Friday, October 8, 2010

Autumn 3. The forest

Figure 3. A Forest path. Photo by TP.
            A cool crisp Autumn afternoon led me to visit one of the forests in my favourite park.  Surrounded by trees, there is no horizon, no sense of city; the air is still and little sun shine warms the ground.  Lying on my back, I can see the yellow leaves of the trees that make the forest wave gently back and forth in the canopy.  The wind is capricious; the leaves wave in response, glittering in the sun against the deep blue sky.  I lie in a golden cradle of leaves and light. Peace.
            Listening to the waving of the leaves, I remember that these trees have been named Populus tremuloides, loosely translated as Trembling Aspen.  The first name tells me of all its relatives around the globe, including our own Populus balsamea, Balsam Poplar of mountain and the great boreal forest, and Populus deltoides, the Cottonwood of prairie river valleys. 
Figure 4. Aspen trees in the Forest. Photo by TP.
The second name, tremuloides, tells me that the man who named the trees of my forest thought that they were much like another tree he was familiar with, Populus tremula, which clothes the northern European lands.  The ending “oides” means like, or similar to.  A scientist, I know, would look at the details of structure in naming this tree; bark, leaves, and flowers speak of similarity which would be honoured in the name.  Likely, someone brought him a bit of tree from the wilds of Canada.  Perhaps he found the tree himself during an expedition to the great lone land.  However he got the bits, he saw similarity to the tree of Europe and captured that in the name of Trembling Aspen.
The romantic in me would think otherwise.  Lying in my forest, imagination leads me to see him lying in a similar forest so long ago, watching the leaves trembling against blue sky.  I would have him hear the gentle rustling as leaves wave in wind, and know the essence of Aspen trembling.
In Autumn, my Aspens prepare for winter.  Leaves cease to function, turn yellow, still trembling in the breeze.  My forest, however, does not go golden all at once.  A patch of Aspen here turns colour in early September, yet another patch chooses to wait until late in the month.  Here Aspen is teaching about Aspen.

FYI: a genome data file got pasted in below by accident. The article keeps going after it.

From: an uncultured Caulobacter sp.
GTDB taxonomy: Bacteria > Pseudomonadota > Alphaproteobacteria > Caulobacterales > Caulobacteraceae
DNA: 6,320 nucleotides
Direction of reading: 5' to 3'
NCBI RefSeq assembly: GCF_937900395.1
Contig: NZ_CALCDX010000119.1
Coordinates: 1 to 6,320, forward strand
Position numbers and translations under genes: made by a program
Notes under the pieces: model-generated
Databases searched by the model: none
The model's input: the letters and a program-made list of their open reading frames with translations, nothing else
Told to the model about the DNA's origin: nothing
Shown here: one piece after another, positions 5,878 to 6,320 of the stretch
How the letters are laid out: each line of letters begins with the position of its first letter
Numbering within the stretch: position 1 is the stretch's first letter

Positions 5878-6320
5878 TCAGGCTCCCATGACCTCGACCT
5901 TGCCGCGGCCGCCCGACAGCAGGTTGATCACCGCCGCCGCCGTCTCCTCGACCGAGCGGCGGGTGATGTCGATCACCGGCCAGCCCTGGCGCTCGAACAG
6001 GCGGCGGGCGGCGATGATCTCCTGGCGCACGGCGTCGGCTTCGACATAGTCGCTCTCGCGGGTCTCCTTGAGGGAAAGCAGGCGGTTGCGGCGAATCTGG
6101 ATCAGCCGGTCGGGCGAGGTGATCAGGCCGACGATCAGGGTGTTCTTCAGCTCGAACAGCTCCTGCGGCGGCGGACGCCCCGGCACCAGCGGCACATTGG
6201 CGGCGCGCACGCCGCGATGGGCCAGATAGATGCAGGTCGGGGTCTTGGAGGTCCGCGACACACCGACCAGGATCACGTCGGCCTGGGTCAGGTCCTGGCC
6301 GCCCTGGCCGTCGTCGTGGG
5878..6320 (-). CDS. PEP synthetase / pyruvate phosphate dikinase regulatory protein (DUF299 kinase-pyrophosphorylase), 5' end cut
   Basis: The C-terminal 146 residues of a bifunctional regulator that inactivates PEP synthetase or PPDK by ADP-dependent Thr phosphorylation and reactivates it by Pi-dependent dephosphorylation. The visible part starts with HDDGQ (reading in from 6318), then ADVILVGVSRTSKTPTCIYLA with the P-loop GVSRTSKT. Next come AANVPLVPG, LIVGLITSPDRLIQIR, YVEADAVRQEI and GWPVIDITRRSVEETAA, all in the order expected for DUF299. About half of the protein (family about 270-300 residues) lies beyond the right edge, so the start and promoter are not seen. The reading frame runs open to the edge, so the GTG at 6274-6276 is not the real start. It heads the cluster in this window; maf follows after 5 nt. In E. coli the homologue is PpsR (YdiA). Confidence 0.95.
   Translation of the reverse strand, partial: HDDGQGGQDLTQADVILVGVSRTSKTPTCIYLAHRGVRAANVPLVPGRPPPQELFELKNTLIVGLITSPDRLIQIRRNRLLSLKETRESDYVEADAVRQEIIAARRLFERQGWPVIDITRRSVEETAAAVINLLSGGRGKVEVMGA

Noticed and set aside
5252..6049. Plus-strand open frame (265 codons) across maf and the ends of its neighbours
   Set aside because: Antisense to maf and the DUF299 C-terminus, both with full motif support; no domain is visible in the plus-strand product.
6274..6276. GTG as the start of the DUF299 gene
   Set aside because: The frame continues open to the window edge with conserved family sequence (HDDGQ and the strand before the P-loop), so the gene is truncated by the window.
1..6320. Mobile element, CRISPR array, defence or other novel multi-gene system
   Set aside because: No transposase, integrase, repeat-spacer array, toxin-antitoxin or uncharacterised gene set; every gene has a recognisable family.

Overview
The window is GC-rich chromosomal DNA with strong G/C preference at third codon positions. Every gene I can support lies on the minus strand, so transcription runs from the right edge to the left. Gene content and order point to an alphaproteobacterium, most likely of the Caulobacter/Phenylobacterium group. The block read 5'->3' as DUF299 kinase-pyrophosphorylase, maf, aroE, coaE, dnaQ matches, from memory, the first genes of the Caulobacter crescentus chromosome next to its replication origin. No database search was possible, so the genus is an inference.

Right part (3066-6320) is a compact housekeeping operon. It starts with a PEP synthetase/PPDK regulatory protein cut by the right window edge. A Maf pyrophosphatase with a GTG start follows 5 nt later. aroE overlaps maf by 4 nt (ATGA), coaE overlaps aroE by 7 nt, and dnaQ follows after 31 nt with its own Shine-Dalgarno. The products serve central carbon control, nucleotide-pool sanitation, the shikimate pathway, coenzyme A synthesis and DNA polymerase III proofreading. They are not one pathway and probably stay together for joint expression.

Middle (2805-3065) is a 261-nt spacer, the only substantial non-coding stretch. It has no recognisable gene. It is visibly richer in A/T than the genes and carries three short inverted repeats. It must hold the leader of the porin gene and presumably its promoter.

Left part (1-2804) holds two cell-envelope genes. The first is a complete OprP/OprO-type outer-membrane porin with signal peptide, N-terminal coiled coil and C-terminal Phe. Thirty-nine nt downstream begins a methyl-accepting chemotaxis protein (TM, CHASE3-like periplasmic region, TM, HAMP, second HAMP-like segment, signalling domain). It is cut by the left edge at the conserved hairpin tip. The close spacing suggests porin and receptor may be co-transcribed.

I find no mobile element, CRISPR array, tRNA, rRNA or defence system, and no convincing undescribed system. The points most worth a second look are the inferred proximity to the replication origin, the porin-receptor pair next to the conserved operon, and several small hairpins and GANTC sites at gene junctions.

I wonder why this forest prepares for winter in patches, and I think about the
chemistry of leaves and how light triggers Autumn.  Lowering light levels, as day length shortens, cause changes in leaves, and these changes are the response of the tree’s genetics to the environment of the tree.  A patch of the forest changing in unison betrays common genetics; the response is shared between tree and tree.  Now I am led to question what a tree is; where a tree stops and another tree begins.  I remember roots.
            What I know as tree is anchored to the ground by root.  How extensive the root varies with the species of tree, and I cannot know the extent of Aspen root.  Root connects tree to ground and root connects tree to tree, creating an invisible underground link between what I know as tree and what I think is another tree.  Aspen knows each tree is part of a greater whole; an individual Aspen has many trees.  An individual Aspen, sometimes called a clone, changes colour all at once and all the trees of the clone show the change because they share the same genetic response.  The patchy response of my forest to low light in the fall tells me that what I have been taught is a tree is not accurate where Aspen is concerned.  Aspen has taught about Aspen, and I cannot see the trees in the forest in the same way as before.

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